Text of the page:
Browsing by Subject "nonoperative management"

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  • Leppäniemi, A. (2019)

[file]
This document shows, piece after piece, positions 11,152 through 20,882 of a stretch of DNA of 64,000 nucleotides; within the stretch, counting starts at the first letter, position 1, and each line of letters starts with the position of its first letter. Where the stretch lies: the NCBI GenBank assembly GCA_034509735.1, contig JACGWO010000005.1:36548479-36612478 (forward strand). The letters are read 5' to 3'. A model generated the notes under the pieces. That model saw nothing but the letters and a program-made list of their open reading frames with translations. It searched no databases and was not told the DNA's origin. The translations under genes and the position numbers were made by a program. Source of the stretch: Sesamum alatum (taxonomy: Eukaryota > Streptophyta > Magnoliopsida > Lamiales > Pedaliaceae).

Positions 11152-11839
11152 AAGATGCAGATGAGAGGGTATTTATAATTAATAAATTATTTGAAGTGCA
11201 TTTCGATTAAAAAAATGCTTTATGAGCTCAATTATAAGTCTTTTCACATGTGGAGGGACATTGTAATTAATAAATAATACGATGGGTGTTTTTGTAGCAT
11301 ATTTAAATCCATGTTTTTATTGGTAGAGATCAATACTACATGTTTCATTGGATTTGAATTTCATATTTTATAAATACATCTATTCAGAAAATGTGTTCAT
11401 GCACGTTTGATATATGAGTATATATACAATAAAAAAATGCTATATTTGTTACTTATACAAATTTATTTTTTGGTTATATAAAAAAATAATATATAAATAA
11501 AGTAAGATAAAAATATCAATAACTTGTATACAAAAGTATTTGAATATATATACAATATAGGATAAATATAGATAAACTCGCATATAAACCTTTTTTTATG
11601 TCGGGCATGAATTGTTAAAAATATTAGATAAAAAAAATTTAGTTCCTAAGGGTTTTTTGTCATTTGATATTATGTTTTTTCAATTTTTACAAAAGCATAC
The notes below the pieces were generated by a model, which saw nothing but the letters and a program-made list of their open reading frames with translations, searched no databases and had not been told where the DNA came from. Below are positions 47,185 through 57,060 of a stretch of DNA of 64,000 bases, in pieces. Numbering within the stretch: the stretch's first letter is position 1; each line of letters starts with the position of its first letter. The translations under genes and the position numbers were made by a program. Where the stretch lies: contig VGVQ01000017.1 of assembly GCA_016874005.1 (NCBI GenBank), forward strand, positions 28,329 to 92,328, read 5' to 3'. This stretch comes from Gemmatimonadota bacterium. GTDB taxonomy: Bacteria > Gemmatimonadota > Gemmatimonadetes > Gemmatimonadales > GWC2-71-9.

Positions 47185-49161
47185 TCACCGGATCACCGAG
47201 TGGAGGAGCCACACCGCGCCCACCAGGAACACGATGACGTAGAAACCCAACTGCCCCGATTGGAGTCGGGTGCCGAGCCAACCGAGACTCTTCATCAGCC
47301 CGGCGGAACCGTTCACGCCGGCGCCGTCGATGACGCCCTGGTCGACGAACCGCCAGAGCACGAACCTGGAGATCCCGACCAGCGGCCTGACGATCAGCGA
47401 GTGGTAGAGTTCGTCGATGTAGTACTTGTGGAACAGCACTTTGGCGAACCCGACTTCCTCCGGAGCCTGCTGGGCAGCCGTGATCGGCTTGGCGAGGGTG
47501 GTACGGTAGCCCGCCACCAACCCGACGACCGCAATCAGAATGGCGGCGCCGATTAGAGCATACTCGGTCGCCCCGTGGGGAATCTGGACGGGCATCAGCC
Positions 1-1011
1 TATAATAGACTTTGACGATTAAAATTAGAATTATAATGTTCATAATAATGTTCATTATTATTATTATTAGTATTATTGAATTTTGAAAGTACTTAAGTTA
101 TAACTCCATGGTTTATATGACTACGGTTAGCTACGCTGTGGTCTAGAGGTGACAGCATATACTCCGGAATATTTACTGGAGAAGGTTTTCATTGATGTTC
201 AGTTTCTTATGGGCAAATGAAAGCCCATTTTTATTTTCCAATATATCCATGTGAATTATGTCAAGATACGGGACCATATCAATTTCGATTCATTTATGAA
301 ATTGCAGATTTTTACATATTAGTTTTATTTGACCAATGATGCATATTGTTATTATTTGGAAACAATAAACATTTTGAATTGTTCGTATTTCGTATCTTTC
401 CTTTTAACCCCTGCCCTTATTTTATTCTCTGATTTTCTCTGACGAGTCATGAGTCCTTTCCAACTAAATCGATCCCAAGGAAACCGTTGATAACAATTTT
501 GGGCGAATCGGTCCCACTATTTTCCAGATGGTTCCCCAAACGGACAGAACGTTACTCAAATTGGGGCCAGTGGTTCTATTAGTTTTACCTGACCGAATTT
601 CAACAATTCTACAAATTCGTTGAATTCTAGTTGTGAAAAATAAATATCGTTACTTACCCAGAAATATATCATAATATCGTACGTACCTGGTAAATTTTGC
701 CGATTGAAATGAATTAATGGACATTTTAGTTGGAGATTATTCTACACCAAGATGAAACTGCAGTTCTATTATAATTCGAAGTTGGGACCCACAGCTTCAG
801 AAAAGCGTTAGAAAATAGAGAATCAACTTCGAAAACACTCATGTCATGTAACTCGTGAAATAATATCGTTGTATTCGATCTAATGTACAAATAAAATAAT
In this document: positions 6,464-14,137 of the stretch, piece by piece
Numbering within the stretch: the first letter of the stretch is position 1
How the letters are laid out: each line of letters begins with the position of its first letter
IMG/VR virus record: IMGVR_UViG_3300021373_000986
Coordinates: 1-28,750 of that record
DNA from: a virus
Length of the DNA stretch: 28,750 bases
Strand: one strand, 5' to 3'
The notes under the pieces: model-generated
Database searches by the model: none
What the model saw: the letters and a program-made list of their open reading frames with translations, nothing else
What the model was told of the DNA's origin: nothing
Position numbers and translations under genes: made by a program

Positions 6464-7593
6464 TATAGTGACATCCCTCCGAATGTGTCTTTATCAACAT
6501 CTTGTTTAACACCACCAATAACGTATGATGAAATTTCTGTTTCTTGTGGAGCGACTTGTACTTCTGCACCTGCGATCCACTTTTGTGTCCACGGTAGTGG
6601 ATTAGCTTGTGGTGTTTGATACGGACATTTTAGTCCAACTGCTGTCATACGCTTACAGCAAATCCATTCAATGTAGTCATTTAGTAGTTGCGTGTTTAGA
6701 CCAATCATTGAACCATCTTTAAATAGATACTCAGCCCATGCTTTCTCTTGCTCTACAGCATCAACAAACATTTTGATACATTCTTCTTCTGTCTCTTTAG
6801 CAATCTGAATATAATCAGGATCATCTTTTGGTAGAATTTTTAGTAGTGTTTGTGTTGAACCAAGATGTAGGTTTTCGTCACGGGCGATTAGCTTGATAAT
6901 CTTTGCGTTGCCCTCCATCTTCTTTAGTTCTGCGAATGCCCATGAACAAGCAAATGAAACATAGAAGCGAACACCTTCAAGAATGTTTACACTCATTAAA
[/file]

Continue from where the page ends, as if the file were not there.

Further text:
Background and aims: Today, a significant proportion of solid abdominal organ injuries, whether caused by penetrating or blunt trauma, are managed nonoperatively. However, the controversy over operative versus nonoperative management started more than a hundred years ago. The aim of this review is to highlight some of the key past observations and summarize the current knowledge and guidelines in the management of solid abdominal organ injuries. Materials and Methods: A non-systematic search through historical articles and references on the management practices of abdominal injuries was conducted utilizing early printed volumes of major surgical and medical journals from the late 19th century onwards. Results: Until the late 19th century, the standard treatment of penetrating abdominal injuries was nonoperative. The first article advocating formal laparotomy for abdominal gunshot wounds was published in 1881 by Sims. After World War I, the policy of mandatory laparotomy became standard practice for penetrating abdominal trauma. During the latter half of the 20th century, the concept of selective nonoperative management, initially for anterior abdominal stab wounds and later also gunshot wounds, was adopted by major trauma centers in South Africa, the United States, and little later in Europe. In blunt solid abdominal organ injuries, the evolution from surgery to nonoperative management in hemodynamically stable patients aided by the development of modern imaging techniques was rapid from 1980s onwards. Conclusion: With the help of modern imaging techniques and adjunctive radiological and endoscopic interventions, a major shift from mandatory to selective surgical approach to solid abdominal organ injuries has occurred during the last 30-50 years.